Santosh Kumar Sharma, an MBA (One-year Full-time Post Graduate Programme for Executives – Visionary Leadership in Manufacturing) from IIM Calcutta, delves into the pluses and minuses of pursuing the programme.
I have written this post especially for engineering graduates who have been extraordinary in their academics and are working with good companies at mid-level positions. In the post, I have used the word Type 1 & Type 2 many times that deserve an explanation.
Broadly there are two types of engineering graduates in India who look for an MBA:
Type 1 – These are students who start their preparation for a management programme from 2nd year of engineering and join the two-year PGP/ PGDM immediately after college or maybe after 2-3 years. The market is flooded with such kind of guys as the two-year programme has been in existence from a long time. These programmes are considered MBA equivalent as per Indian accreditation norms, but are accredited as a pre-experience courses for freshers called Masters in Business Management, by top global accreditation agencies.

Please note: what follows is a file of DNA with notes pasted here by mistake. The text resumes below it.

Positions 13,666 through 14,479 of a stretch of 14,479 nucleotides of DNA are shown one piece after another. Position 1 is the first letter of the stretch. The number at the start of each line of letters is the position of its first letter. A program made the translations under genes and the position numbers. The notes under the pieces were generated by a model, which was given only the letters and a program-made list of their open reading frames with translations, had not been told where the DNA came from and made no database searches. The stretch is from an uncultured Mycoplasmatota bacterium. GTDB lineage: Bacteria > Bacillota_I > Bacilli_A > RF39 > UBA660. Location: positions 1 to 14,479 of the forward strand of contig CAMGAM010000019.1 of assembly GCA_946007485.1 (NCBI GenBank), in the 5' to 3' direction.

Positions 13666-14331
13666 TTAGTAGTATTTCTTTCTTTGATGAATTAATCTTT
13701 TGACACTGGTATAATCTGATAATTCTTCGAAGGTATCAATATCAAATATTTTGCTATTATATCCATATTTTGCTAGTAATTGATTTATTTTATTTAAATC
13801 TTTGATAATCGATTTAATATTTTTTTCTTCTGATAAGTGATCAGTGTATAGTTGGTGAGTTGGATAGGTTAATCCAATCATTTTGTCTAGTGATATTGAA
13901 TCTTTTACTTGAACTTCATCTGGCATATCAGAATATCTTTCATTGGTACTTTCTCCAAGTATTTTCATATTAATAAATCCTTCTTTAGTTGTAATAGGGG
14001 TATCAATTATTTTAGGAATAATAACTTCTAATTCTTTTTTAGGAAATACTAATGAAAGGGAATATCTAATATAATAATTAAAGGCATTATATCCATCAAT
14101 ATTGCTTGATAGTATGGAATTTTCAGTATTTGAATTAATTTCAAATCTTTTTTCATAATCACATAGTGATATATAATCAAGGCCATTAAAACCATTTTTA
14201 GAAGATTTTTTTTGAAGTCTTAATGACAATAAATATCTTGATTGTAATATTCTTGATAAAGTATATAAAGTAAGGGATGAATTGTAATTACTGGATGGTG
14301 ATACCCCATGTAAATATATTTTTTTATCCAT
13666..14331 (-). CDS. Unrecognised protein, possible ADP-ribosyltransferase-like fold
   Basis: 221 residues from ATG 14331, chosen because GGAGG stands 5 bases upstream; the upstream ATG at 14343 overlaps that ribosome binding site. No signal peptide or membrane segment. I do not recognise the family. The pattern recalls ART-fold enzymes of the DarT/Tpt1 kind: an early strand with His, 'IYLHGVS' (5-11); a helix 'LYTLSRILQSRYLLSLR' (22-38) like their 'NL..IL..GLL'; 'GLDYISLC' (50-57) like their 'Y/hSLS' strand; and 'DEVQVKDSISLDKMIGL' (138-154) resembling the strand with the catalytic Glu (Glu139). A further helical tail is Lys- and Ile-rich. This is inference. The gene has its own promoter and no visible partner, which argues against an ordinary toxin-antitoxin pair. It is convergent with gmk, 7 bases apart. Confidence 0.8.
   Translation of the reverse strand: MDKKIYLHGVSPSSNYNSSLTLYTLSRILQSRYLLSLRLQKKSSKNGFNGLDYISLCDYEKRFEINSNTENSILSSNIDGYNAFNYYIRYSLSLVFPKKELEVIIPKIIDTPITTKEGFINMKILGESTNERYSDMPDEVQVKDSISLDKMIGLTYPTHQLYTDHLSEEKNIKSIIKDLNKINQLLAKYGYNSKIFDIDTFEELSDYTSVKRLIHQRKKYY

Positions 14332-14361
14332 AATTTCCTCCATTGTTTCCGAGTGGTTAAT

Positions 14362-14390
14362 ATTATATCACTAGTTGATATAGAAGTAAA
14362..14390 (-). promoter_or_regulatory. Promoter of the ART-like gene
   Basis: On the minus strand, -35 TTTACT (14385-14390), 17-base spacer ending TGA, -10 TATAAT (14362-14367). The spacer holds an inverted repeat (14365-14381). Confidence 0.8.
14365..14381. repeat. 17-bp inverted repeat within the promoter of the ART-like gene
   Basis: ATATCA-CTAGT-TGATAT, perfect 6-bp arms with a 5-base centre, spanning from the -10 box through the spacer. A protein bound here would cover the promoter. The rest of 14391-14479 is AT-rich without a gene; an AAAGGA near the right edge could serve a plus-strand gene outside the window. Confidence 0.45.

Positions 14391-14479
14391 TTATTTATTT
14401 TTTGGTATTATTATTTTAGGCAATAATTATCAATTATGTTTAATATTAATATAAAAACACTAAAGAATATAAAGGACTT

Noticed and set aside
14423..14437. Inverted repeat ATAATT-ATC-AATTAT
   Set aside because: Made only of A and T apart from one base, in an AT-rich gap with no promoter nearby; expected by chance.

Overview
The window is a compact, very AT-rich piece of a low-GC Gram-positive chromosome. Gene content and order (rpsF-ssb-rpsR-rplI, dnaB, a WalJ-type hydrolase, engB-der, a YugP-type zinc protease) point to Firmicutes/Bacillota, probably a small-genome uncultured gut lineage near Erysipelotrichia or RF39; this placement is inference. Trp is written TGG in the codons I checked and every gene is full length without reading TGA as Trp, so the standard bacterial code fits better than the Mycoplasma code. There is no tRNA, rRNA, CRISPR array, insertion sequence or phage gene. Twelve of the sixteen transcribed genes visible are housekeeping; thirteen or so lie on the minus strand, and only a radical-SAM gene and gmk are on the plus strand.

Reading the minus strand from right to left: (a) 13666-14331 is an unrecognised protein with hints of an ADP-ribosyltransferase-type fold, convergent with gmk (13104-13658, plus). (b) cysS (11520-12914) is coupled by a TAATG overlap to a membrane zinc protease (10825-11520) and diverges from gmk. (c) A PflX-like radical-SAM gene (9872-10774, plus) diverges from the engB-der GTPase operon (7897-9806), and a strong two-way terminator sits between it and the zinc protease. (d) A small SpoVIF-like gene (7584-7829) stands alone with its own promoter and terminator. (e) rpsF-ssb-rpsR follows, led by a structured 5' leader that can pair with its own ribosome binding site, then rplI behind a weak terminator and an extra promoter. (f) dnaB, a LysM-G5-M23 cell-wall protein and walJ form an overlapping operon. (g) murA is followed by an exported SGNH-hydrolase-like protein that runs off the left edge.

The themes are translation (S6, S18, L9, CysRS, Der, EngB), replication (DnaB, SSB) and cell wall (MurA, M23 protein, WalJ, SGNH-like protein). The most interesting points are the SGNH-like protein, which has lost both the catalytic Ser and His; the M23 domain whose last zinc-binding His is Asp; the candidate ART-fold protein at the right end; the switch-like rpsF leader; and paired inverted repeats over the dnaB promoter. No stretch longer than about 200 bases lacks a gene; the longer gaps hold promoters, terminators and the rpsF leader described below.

Type 2 – These are students who have already worked around for 3-4 years and then give a thought to acquiring an MBA. It takes around 1-2 years of preparation and then they get entry into an MBA college with around 4-6 years of work experience. (Sometimes work experience can go up to 8-10 years). Since the 2 year programme is not economically viable (or often irrelevant at their work experience level), such students prefer to go in for a one-year MBA program.
The opportunity cost (lost salary during the period of study) for a one year programme is almost half to that of a two-year programme for these people as they are already drawing a good salary.